FREEDOM: PCI or CABG in Patients with Diabetes and Multivessel Disease? An Interview with Steven P. Marso, MD

In the September 23rd issue of JACC, George Dangas, MD, and colleagues took a look at the long-term outcomes of percutaneous coronary intervention (PCI) versus coronary artery bypass grafting (CABG) in insulin- and non–insulin-treated diabetic patients in the FREEDOM trial. In an accompanying editorial comment, Steven P. Marso, MD, looked at whether the final chapter on this particular issue has finally been written thanks to FREEDOM. Dr. Marso is a professor of medicine and medical director of interventional cardiology at University of Texas Southwestern Medical Center. This interview was conducted at TCT 2014 in Washington, DC.

CSWN: Tell us about the FREEDOM trial, because this is a fascinating story that has been around for a while. Refresh our memories.

Steven P. Marso, MD: It is. We've been interested in diabetes and cardiovascular disease my entire career for 15 years and the FREEDOM trial is an incredibly pivotal, landmark trial looking at angioplasty and PCI techniques versus CABG in patients with diabetes mellitus. It's an incredibly informative trial, to be sure.

What were the results that they first came up with? This is not the first time we've heard from FREEDOM.

That's exactly right. The investigators published it now a couple of years ago, and the FREEDOM trial demonstrated in 1,900 patients that bypass surgery was superior to PCI techniques in people with diabetes and multivessel disease. The benefit was really impressive if you look at the primary composite endpoint of all-cause mortality. There was also a significant reduction in myocardial infarction (MI). My bias is that one of the things that drives the adverse events in people with diabetes is nonfatal MI risk. It's two to four times higher than anybody in the population. It's true that we've driven down the MI rates with statin therapy and aspirin therapy, but people with diabetes still have a really high proclivity to experience a nonfatal MI. Bypass surgery is better than angioplasty in FREEDOM.

How will new data that have been published in JACC impact clinical practice?

Clinicians have to generalize the results of FREEDOM to their practice, and one of the ways you do it is to try to figure out subgroups of interest. In general, you should generalize the results from FREEDOM to everybody, but it's hard to do that in clinical medicine. FREEDOM was a subpopulation of who we treat. Clinicians look at things they understand, with insulin treatment being one of them, and complexity of disease like the SYNTAX score being another. The article by Dr. Dangas helps to describe the treatment benefit in patients with diabetes who are managed with insulin. Historically, insulin is a marker of risk, and Dangas et al. showed that—if you're treated with insulin, the risk goes up, and that's true in the FREEDOM sub-study.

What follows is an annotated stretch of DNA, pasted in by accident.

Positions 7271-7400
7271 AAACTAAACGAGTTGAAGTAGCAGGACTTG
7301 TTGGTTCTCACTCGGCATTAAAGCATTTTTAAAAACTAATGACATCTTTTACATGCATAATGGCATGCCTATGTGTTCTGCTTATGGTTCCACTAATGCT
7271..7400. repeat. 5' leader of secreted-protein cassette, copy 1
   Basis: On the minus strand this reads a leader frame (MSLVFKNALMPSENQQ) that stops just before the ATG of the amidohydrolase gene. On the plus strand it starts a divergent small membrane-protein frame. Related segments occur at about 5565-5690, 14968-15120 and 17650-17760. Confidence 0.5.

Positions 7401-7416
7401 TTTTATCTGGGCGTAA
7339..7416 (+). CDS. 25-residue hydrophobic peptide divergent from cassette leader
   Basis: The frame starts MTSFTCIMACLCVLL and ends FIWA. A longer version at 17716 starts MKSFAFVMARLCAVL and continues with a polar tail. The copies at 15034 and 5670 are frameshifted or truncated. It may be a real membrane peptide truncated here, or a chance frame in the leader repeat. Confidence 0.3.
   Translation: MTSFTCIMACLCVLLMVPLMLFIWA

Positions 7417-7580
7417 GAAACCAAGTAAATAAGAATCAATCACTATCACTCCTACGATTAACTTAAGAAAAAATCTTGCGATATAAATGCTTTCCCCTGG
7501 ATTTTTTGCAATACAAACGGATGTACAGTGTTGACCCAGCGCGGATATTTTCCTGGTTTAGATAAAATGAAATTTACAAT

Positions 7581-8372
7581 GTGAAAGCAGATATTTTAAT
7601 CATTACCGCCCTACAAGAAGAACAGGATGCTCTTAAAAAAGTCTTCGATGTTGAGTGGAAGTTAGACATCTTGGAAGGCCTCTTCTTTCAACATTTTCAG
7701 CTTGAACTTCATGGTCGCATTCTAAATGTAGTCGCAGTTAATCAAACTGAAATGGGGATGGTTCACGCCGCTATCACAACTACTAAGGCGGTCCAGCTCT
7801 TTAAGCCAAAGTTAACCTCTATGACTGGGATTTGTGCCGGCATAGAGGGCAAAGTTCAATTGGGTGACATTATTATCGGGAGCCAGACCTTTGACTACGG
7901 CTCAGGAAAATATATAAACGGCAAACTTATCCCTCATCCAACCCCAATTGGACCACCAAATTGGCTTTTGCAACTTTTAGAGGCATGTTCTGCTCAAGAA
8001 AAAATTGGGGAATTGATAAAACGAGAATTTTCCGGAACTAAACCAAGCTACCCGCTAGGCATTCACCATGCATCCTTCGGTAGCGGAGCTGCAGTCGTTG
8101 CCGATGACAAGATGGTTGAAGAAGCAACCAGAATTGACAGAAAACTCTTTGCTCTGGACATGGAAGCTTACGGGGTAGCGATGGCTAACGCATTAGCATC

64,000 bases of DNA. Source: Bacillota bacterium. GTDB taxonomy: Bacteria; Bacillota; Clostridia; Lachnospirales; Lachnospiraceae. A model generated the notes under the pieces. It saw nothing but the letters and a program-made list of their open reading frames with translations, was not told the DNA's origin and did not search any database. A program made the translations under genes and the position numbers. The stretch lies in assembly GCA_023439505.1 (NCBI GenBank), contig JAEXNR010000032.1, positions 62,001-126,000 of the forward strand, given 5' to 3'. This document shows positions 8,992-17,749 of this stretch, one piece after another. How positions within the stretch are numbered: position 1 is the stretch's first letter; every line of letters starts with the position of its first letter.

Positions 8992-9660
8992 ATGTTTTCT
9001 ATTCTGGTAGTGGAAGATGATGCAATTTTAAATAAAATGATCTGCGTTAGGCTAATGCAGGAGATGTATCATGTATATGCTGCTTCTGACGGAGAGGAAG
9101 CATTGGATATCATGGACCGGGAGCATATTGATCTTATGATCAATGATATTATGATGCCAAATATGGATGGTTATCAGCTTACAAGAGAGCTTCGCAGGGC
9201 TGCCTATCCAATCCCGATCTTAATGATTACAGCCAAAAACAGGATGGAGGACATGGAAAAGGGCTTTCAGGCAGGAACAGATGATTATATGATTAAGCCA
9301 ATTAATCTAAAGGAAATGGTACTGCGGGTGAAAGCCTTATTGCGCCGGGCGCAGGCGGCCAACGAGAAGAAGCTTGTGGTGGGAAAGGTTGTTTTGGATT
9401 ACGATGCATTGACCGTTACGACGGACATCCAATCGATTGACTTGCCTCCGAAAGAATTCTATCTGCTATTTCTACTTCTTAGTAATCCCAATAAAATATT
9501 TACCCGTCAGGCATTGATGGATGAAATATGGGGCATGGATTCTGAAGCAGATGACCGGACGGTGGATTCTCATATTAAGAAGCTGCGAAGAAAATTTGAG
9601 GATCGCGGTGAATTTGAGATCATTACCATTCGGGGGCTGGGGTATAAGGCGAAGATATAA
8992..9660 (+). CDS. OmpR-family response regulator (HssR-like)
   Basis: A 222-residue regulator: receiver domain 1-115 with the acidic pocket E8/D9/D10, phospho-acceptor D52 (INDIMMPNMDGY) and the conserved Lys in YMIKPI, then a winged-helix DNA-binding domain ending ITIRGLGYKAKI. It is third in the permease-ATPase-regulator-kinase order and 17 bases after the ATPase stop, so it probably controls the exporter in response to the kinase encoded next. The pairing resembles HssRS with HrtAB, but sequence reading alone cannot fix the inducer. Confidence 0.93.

The SYNTAX trial demonstrated the treatment effect in insulin-treated patients, randomizing people to bypass surgery and stent techniques. The SYNTAX results showed us that if your patients were treated with insulin, the treatment effect with CABG was higher than in orally-treated patients. In fact, PCI in that subpopulation was actually better numerically than bypass surgery. One could extrapolate that Dangas et al. would have expected the treatment effect of bypass surgery should be higher in insulin-treated patients versus non–insulin-treated patients. It wasn't true. The treatment effect was numerically lower than orally-treated patients. Does that diminish the effects of FREEDOM? Absolutely not. It's a substudy. They're directionally similar, but the magnitude of benefit, in my opinion, is lower than what would have been expected from, say, SYNTAX or other clinical trials.

Does this help solve the debate that people have been having for a few years?

Well, I think it's another line of evidence in line with the original BARI trial and the SYNTAX substudy of people with diabetes. FREEDOM is the largest, most definitive clinical trial, so I think the evidence and the guidelines will change based upon this trial. The guidelines will suggest, in my opinion, that CABG is preferred over PCI in people with diabetes and multivessel disease. As a clinician and a researcher who is vested in this space of diabetes, I have to say it doesn't answer all the questions. With many trials, other questions are raised. For example, the benefit in a lower-risk person with diabetes, or someone with one- or two-vessel disease with a SYNTAX score less than 22 where the treatment effect is less than with higher disease. Those are unanswered questions. We'll have to figure that out over time. FREEDOM was a pivotal trial. It was informative, and I think clinicians should use this information daily in their practice.

    Marso S, McGuire D. J Am Coll Cardiol. 2014;64:1198-201.

Clinical Topics: Cardiac Surgery, Invasive Cardiovascular Angiography and Intervention, Aortic Surgery

Keywords: Washington, Insulin, Myocardial Infarction, Physician Executives, Aspirin, Coronary Artery Bypass, Angioplasty, Diabetes Mellitus, Stents, Percutaneous Coronary Intervention

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